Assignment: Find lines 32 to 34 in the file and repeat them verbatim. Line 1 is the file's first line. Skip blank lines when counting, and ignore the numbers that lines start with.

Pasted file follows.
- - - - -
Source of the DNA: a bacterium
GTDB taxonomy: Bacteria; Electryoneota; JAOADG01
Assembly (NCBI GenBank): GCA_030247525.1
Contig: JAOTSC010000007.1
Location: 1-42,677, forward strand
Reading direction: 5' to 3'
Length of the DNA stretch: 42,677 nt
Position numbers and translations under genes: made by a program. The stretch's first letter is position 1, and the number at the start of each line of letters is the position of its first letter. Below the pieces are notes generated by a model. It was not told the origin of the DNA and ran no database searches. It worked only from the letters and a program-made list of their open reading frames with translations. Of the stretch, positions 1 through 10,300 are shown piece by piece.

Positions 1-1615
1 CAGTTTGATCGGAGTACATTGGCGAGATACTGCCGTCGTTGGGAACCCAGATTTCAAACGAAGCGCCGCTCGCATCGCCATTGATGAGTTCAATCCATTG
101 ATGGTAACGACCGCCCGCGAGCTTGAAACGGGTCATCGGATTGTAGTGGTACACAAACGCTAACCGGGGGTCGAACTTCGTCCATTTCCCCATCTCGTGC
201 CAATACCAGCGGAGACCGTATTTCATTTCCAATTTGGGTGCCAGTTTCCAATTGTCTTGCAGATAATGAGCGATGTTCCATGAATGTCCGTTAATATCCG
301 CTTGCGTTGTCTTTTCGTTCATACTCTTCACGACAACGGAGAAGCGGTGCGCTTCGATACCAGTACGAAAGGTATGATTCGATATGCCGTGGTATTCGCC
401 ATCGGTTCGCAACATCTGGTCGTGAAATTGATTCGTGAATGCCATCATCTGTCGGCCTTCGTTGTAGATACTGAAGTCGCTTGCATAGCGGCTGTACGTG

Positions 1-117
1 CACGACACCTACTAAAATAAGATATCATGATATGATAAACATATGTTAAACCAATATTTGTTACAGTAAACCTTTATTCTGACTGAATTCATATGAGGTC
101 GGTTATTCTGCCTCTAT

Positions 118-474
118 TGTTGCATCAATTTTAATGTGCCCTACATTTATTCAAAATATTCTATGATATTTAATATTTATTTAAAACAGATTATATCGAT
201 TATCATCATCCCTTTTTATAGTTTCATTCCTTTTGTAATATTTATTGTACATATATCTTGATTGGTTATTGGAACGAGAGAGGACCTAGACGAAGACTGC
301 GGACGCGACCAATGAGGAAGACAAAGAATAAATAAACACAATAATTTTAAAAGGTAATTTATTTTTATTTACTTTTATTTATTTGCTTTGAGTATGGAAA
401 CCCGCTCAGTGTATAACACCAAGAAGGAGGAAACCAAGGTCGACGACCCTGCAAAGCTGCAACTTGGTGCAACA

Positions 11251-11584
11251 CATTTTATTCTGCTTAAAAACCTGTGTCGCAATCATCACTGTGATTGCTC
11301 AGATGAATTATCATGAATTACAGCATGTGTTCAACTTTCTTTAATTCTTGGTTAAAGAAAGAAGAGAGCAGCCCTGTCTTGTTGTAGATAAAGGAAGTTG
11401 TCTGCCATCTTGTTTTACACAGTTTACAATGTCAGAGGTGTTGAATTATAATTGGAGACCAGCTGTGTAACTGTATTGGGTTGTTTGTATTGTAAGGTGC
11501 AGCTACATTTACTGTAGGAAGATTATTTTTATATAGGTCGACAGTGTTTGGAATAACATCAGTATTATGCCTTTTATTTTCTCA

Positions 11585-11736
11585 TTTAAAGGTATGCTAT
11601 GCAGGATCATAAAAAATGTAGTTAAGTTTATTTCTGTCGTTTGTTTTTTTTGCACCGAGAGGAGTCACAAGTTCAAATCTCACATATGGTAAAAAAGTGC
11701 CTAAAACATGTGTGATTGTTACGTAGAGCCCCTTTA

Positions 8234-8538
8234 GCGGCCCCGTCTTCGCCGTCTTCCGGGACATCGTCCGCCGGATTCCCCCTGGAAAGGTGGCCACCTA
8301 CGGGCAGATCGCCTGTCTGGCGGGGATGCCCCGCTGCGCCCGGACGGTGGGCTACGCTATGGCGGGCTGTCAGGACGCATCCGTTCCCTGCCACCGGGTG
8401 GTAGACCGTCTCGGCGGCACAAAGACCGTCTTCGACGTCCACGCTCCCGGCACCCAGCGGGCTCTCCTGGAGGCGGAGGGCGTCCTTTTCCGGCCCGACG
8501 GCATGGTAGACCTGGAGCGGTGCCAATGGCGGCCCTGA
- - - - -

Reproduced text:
Positions 8234-8538
8234 GCGGCCCCGTCTTCGCCGTCTTCCGGGACATCGTCCGCCGGATTCCCCCTGGAAAGGTGGCCACCTA
8301 CGGGCAGATCGCCTGTCTGGCGGGGATGCCCCGCTGCGCCCGGACGGTGGGCTACGCTATGGCGGGCTGTCAGGACGCATCCGTTCCCTGCCACCGGGTG